“The Darkness Knows” is the story of a cold murder case, really old and really cold, in fact, frozen in a glacier. A tour guide is escorting a group on an Iceland glacier tour. People come to Iceland for the landscape, the pure air and the peace and quiet, not for frozen corpses on glaciers. The body is so well preserved in the ice that the man could have died that day. The corpse is identified as Sigurvin, a man who vanished without a trace more than thirty years previously. Time has passed; witnesses are dead or moved, and memories are faulty, however, those events from the past are changing everything in the present; there are things that must be settled, controlled, and finished.
Konrád, now retired from the police department, had invested time and energy in the original investigation, and his unsolved case has been reopened. The narrative is told mostly from Konrád’s perspective; readers know what he sees, hears, and thinks. He never really stopped looking for answers in this case; no one ever really retires from a case like this one. Looking back, the original investigation turned out to be rather sloppy, only half-finished. The current case is still fundamentally stalled until an unexpected woman visitor changes everything. The search moves with purpose, and the pacing provides structure and atmosphere. There is no rushing through these pages.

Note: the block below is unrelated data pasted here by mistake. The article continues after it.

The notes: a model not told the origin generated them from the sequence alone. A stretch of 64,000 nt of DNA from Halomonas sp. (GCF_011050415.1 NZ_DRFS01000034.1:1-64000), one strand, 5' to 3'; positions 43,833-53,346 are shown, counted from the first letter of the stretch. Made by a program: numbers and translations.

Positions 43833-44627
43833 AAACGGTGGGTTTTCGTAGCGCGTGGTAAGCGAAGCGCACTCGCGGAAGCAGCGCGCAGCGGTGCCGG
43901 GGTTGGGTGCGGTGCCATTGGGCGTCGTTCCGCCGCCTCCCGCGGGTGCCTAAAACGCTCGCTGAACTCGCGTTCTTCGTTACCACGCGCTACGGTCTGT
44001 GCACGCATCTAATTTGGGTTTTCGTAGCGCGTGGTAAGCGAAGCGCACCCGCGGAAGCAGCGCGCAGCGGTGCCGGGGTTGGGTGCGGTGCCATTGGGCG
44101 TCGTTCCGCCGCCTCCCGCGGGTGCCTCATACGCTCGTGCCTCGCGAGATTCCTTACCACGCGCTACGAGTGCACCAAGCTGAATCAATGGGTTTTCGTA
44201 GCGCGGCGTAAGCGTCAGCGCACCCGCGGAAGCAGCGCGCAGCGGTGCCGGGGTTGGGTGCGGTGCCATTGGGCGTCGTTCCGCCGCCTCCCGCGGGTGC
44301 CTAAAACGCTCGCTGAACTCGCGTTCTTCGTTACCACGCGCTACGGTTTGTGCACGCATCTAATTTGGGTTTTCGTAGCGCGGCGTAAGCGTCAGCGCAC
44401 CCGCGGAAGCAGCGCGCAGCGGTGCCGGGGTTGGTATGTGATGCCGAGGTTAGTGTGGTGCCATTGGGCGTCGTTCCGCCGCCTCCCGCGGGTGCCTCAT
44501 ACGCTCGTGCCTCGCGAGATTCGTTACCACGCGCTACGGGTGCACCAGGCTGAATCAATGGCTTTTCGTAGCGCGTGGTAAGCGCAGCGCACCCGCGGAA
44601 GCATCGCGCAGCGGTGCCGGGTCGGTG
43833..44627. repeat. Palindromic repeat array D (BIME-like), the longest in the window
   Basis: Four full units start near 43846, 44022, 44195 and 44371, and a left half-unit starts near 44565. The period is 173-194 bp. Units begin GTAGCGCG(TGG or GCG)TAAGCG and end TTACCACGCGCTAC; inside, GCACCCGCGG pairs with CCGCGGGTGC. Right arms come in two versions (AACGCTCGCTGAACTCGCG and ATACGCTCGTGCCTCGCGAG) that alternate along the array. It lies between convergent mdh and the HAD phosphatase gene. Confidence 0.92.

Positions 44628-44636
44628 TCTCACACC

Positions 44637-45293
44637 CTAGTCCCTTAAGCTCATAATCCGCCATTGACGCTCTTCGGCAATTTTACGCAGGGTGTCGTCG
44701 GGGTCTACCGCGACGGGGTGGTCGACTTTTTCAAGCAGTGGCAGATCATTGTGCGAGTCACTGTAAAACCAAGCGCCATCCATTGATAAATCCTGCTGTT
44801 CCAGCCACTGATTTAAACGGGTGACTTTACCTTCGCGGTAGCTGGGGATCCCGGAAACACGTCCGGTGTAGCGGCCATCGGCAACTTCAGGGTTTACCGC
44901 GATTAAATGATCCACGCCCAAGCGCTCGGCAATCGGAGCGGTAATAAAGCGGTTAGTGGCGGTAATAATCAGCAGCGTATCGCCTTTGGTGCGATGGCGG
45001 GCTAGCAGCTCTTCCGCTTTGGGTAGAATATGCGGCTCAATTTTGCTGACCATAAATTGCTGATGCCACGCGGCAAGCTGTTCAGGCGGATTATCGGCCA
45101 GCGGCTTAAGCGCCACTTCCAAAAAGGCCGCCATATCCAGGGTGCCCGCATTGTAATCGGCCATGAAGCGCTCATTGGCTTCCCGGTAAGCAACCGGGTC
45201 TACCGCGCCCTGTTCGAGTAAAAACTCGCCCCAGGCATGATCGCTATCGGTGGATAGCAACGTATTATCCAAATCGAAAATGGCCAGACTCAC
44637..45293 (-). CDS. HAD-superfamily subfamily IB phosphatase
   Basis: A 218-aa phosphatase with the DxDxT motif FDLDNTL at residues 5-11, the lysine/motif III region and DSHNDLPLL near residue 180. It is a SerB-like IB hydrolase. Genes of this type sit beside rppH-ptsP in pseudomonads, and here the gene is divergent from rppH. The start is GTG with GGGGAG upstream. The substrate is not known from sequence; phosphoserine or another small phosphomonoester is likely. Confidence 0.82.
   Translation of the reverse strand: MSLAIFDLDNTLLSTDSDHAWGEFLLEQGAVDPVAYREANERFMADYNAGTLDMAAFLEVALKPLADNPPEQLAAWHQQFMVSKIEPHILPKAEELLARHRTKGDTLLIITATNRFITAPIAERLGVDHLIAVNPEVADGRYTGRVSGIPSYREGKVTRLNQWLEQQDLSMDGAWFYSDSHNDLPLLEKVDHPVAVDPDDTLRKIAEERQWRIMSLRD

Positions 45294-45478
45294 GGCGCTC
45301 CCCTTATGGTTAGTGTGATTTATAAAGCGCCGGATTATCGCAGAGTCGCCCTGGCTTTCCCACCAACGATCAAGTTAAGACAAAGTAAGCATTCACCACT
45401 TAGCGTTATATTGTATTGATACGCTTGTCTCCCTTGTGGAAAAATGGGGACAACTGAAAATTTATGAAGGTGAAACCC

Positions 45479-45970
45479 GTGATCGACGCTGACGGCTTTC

“The Darkness Knows” is a compelling mystery, and as a bonus, it highlights Iceland’s culture and geography with everyday activities interspersed throughout the narrative. People watch the grey waters of the glacial river churning against the rocks as they had for countless millennia, drink their coffee unhurriedly, chat about road conditions, and reminisce about what it was like growing up in Reykjavík. I received a review copy of “The Darkness Knows” from Arnaldur Indridason, St. Martin’s Press, and Minotaur Books.